"I figured, if we’re not going there anymore, let’s bring Berlin here.” Jeanine van den Hoek
“We would love to have about ten famous artists here and give them good walls throughout Apeldoorn to paint on.” Jeanine van den Hoek
Berlin is a magnet that attracts tourists and businesses from all over the world. But instead of coming to Berlin, the two Dutch entrepreneurs Jeanine van den Hoek and Dominique Vos decided to bring Berlin to their own hometown. In the Dutch city of Apeldoorn, quite close to the German border, they started an initiative called ‘Klein Berlijn’ – ’Small Berlin’ in English.
In December 2012 the two opened up the doors of Klein Berlijn: a coffee place, meeting space and shop all in one. You can buy second-hand clothes, take a look at some local art or play board games. And sometimes DJ’s throw parties here. Jeanine: “It has always been a big dream of mine to start something like this; a place where creative people can meet and have a coffee or lunch at the same time. I wanted it to be a place to bring people together.”
A smaller version
Jeanine and Dominque never lived in Berlin themselves – they were actually considering moving there about a year ago. Jeanine: “We have been in Berlin many times. At some point we really wanted some change and decided to permanently move to Berlin.” They were already searching for jobs and a place to stay, but just in time they discovered that an empty building was waiting for them in Apeldoorn.
“There used to be a music store in it and after that a mattress warehouse and a flower shop. Because of the crisis slowly a lot of buildings were left empty and we thought to ourselves: we need to do something with it – even if we can’t live in it.” Jeanine prepared two poster presentations to convince the real estate agent of her ideas and a week later ‘Klein Berlijn’ was born. “That’s how I came up with the name. I figured, if we’re not going there anymore, let’s bring Berlin here.”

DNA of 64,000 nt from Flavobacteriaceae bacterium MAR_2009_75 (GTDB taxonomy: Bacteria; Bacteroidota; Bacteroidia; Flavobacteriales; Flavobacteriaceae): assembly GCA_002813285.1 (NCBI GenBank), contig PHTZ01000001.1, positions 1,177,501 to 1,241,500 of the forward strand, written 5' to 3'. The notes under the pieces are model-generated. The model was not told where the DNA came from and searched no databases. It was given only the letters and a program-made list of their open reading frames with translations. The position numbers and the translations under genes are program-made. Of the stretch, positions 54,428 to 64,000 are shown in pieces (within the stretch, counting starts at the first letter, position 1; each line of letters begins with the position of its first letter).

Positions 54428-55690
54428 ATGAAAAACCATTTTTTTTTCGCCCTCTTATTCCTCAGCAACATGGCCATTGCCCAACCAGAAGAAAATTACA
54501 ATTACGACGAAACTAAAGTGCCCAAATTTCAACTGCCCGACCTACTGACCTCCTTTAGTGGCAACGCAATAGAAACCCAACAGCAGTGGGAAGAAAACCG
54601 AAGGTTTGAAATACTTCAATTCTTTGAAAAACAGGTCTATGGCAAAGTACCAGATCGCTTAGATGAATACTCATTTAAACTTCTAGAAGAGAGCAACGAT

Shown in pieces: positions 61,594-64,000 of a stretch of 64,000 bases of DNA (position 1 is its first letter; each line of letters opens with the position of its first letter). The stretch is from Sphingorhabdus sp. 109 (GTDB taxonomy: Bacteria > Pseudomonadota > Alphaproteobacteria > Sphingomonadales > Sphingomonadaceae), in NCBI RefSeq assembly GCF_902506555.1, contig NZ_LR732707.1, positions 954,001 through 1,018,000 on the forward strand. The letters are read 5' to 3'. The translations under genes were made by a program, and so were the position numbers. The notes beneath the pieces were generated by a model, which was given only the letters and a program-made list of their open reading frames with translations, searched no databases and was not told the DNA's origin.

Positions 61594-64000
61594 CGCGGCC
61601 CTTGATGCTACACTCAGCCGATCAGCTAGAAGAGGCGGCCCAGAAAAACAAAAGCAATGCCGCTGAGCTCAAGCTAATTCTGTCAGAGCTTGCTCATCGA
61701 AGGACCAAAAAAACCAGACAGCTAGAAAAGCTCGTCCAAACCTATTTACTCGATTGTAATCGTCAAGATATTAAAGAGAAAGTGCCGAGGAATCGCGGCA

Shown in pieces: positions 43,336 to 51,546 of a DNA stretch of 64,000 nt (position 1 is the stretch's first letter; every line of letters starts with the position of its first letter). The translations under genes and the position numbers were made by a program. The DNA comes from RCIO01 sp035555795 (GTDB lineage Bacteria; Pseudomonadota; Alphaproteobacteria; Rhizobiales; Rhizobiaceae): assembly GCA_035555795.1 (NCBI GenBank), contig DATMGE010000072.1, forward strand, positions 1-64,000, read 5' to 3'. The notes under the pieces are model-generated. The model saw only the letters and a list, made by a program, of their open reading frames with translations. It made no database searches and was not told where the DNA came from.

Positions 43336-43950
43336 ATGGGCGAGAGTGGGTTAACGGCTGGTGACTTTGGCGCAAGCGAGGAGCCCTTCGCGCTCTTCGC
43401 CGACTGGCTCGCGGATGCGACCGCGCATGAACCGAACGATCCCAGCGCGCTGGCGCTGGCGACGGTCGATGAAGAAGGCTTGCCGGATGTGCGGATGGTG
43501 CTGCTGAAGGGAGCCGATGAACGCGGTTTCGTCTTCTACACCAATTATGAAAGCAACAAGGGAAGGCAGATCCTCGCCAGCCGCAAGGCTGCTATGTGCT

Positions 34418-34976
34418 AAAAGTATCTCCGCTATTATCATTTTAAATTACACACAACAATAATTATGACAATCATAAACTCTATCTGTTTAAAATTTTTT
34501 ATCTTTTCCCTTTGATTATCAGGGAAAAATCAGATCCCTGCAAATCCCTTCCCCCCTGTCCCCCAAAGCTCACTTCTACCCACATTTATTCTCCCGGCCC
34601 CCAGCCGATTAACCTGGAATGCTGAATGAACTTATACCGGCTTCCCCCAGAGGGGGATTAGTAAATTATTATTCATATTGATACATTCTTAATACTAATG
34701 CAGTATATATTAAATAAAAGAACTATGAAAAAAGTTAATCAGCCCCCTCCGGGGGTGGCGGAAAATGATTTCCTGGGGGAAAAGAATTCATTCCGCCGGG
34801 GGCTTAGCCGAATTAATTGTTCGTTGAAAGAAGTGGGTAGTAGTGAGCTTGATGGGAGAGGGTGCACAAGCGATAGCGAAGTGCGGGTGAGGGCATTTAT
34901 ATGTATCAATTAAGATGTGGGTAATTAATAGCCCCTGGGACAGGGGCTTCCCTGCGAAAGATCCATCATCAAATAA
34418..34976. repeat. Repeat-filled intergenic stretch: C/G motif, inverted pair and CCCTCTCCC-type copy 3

Club Mate and stripped walls
Klein Berlijn is quite easily to be found. Not only are there colourful little flags hanging outside and typical Berlin drinks like ‘Club Mate’s’ and ‘Fritz Kola’s’ served at the counter; around the corner also a huge graffiti painting of a snake and a bird appears. It’s about 25 meters long. Jeanine: “The Belgian street artist Gijn Vanhee made it for our opening weekend. Nobody did anything with the piece of land in front of the wall, so we asked the city board if we could place a piece of art on it.”
The graffiti painting stands out from its grey surroundings and the image of the city. If you have ever visited Apeldoorn, you might understand why Jeanine at first had some doubts about opening up a place like this here: “I was told that people here can be quite closed and distant, but I always thought it was only like that back in the days.” She laughs: “Now I can see what they meant. People can react quite reserved. It’s not Amsterdam or Utrecht here.”
Nothing too fixed
Nevertheless, business is going well. Jeanine quit her old job as a ‘visual merchandiser’ and now dedicates all here time to Klein Berlijn. First it was only open during the weekends, but since October they’re also open on Wednesdays, Thursdays and Fridays.
They have already collaborated with several (local) artists and projects. “What I loved about Berlin was that a lot of things aren’t polished or planned. Everything is quite ragged and improvised there. That was also our starting point; we didn’t really have a fixed plan about what it should be or look like. People just came up to us with ideas and initiatives – that is really fun.”
Now Jeanine and Dominique are trying to get more street artists to Apeldoorn. “We would love to have about ten famous artists here and give them good walls throughout Apeldoorn to paint on.” Some of them, like AweR, have already visited Klein Berlijn to do a painting and they always crash on Jeanine’s and Dominique’s couch. “We have so many funny and interesting stories about these guys. We would love to make a tour out of it and show people the different works and tell them about the artists.”
But of course there is also a downside to a name like ‘Klein Berlijn’ Jeanine explains: “Sometimes I regret it a bit we gave it this name, because Berlin is such a trendy city right now. I just really like the atmosphere there, that creativity and mentality of making something out of nothing. That was also our approach. So when I looked around, I thought to myself, hey, this almost looks like a small Berlin right here!’”